Welcome to Women in Horror Month at We Who Walk Here, Walk Alone! Throughout February, we will be celebrating the women who make horror the spooky, scary, and sublime genre that we all love.
Flowers die and conversation hearts taste like chalky sadness, so my Valentine’s Day gift to you is a profile of one of my favorite scream queens: Katharine Isabelle. Starring in over a dozen horror movies and television shows, Isabelle is a captivating screen presence. She exudes a wicked, dangerous intellect, and she has a femme fatale beauty that belies her often wounded vulnerability. I’ve listed a few of my favorite of her roles below, so read on for some love and gore.
I first saw Isabelle in the 2000 film Ginger Snaps, where she played Ginger Fitzgerald, a teenager who is bitten by a werewolf on the same night that she has her first period. She undergoes a violent and confusing change, both in mind and in body, as her sister (played by Emily Perkins) tries to help her navigate the abrupt transformation.
Shape-shifting monsters being used as a metaphor for female sexuality isn’t new (hello, Cat People), but Ginger Snaps cleverly ties lycanthropy specifically to the confusing physical and emotional changes of puberty. The result is a smart horror film that depicts a sweet and realistic relationship between sisters and portrays puberty as the bloody, frightening metamorphosis that many women find all-too-relatable.
Isabelle and Perkins reprised their roles in the sequel Ginger Snaps 2: Unleashed and the prequel Ginger Snaps Back: The Beginning, both of which were released in 2004. I haven’t seen either film yet, but with the two main actresses still playing the roles, I have high hopes that they’ll combine with the original to make a great triple feature.
Isabelle played Ava Wilson, one of the Special Children created by Azazel, Prince of Hell, on season 2 of Supernatural. Because Azazel fed her his demon blood when she was a baby, Ava had supernatural powers, which manifested as psychic visions. When they grew up to be adults, Azazel gathered all of his powered-up Special Children and put them in an abandoned town to fight things out, Battle Royale-style, to determine who the strongest Child was so that they could serve as a human vessel for Lucifer. Ava almost ended up on top, having killed dozens of Children over the course of several months, but she was ultimately taken out by our heroes.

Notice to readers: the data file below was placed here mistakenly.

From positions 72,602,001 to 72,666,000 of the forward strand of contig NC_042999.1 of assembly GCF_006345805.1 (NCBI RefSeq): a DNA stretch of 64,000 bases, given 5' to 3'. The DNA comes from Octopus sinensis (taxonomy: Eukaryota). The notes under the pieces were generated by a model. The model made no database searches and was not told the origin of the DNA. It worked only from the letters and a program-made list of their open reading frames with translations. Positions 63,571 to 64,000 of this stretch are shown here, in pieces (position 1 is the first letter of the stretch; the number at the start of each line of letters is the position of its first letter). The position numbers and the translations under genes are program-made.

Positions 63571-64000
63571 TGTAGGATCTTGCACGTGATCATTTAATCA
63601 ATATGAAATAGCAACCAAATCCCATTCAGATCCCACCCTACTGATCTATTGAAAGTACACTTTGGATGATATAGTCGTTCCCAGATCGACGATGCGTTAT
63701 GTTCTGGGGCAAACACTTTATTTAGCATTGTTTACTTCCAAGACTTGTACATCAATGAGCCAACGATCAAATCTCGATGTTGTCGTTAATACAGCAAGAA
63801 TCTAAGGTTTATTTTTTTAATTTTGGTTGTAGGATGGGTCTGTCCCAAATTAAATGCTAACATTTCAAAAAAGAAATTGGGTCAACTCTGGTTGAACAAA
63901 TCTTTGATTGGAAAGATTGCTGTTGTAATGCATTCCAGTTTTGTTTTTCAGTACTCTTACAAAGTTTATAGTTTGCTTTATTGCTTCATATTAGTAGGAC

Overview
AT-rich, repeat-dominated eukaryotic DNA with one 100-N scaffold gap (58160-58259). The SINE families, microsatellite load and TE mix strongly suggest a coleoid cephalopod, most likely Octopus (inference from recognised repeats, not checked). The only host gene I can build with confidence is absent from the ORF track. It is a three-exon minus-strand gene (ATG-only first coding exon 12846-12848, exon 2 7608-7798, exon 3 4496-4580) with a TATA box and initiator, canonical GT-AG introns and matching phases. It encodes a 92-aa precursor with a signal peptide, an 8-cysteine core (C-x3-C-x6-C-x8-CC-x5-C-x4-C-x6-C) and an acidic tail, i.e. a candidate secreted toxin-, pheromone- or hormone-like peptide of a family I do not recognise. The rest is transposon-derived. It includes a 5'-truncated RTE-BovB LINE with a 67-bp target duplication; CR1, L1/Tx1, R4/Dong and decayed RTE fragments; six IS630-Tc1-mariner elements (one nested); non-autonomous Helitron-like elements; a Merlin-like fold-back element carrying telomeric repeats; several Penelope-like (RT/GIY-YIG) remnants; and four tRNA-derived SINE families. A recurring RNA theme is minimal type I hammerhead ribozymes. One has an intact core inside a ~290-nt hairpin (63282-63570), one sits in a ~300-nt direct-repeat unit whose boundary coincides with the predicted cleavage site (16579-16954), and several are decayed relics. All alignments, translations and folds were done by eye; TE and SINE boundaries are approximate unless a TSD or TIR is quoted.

Stupid heroes, with their “saving the world” and “not letting Lucifer possess the body of a psychic demon child.” I was really rooting for Ava.
In 2012, Isabelle teamed up with the Soska Sisters for American Mary, where she played a medical student paying off her loans by performing underground body modification surgeries. Mary’s story is a dark one, as she seeks retribution against a man who assaulted her and deals with the fallout from her illegal surgeries, but despite (or maybe because of) the darkness it is often a joy to watch. It’s an intriguing look into the world of extreme body mods, and Mary’s brand of revenge fits the persona she grows into as she becomes more confident in her surgical skills: she’s scary as hell, but that lady has style.
It’s pretty well-established how much I love the Soskas (seen above with their backs to us, showing off their characters’ corset piercings); one of the many reasons for that is because American Mary made me fall in love with Katharine Isabelle all over again.
Playing Margot Verger in the dearly departed Hannibal, Isabelle further demonstrated her ability to portray complex women healing from trauma. Her would-be heiress is calculating and guarded, but she also wants human connection and someone to trust. Like Mary, she seeks revenge against her abuser (in Margot’s case, her brother Mason), and it is just as bloody and satisfying as Mary’s brand of revenge.
Like I said, that lady has style.
That’s it for today, fiends. If I missed one of your favorite Katharine Isabelle roles, tell me all about it in the comments. I’d love to hear from you. And whether you’re going out or staying in tonight, be safe and have fun. I’ll see you tomorrow.